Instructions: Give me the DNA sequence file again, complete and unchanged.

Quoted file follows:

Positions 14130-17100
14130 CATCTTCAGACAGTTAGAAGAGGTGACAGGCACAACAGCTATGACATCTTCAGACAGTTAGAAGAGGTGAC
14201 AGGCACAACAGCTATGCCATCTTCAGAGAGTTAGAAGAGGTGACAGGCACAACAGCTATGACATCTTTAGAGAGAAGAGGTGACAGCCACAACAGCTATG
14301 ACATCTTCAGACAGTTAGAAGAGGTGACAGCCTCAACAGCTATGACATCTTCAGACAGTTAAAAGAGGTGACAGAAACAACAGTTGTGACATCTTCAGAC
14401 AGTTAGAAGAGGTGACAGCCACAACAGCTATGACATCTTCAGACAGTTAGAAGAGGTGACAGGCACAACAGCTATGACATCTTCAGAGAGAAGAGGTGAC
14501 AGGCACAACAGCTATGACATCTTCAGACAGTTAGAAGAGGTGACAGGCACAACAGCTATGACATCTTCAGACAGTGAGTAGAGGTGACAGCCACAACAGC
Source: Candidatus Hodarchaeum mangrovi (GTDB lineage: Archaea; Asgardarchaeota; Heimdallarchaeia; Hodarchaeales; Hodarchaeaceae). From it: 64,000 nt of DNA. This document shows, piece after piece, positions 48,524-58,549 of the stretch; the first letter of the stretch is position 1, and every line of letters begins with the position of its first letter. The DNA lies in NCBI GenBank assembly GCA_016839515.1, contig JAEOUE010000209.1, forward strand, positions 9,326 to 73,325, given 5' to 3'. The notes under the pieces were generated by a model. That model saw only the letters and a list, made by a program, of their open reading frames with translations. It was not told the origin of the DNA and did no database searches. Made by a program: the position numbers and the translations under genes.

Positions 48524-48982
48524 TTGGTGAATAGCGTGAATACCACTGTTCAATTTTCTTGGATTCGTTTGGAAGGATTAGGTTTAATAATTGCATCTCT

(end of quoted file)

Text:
Positions 14130-17100
14130 CATCTTCAGACAGTTAGAAGAGGTGACAGGCACAACAGCTATGACATCTTCAGACAGTTAGAAGAGGTGAC
14201 AGGCACAACAGCTATGCCATCTTCAGAGAGTTAGAAGAGGTGACAGGCACAACAGCTATGACATCTTTAGAGAGAAGAGGTGACAGCCACAACAGCTATG
14301 ACATCTTCAGACAGTTAGAAGAGGTGACAGCCTCAACAGCTATGACATCTTCAGACAGTTAAAAGAGGTGACAGAAACAACAGTTGTGACATCTTCAGAC
14401 AGTTAGAAGAGGTGACAGCCACAACAGCTATGACATCTTCAGACAGTTAGAAGAGGTGACAGGCACAACAGCTATGACATCTTCAGAGAGAAGAGGTGAC
14501 AGGCACAACAGCTATGACATCTTCAGACAGTTAGAAGAGGTGACAGGCACAACAGCTATGACATCTTCAGACAGTGAGTAGAGGTGACAGCCACAACAGC
Source: Candidatus Hodarchaeum mangrovi (GTDB lineage: Archaea; Asgardarchaeota; Heimdallarchaeia; Hodarchaeales; Hodarchaeaceae). From it: 64,000 nt of DNA. This document shows, piece after piece, positions 48,524-58,549 of the stretch; the first letter of the stretch is position 1, and every line of letters begins with the position of its first letter. The DNA lies in NCBI GenBank assembly GCA_016839515.1, contig JAEOUE010000209.1, forward strand, positions 9,326 to 73,325, given 5' to 3'. The notes under the pieces were generated by a model. That model saw only the letters and a list, made by a program, of their open reading frames with translations. It was not told the origin of the DNA and did no database searches. Made by a program: the position numbers and the translations under genes.

Positions 48524-48982
48524 TTGGTGAATAGCGTGAATACCACTGTTCAATTTTCTTGGATTCGTTTGGAAGGATTAGGTTTAATAATTGCATCTCT